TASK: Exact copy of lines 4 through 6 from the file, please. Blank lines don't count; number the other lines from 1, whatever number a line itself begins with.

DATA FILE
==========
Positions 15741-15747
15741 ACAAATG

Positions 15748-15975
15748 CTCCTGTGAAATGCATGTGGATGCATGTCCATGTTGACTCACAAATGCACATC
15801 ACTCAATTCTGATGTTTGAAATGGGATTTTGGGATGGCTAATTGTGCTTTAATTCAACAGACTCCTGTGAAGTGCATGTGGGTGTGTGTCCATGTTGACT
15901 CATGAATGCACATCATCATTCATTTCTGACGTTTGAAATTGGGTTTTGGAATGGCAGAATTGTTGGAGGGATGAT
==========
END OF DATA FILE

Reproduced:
15748 CTCCTGTGAAATGCATGTGGATGCATGTCCATGTTGACTCACAAATGCACATC
15801 ACTCAATTCTGATGTTTGAAATGGGATTTTGGGATGGCTAATTGTGCTTTAATTCAACAGACTCCTGTGAAGTGCATGTGGGTGTGTGTCCATGTTGACT
15901 CATGAATGCACATCATCATTCATTTCTGACGTTTGAAATTGGGTTTTGGAATGGCAGAATTGTTGGAGGGATGAT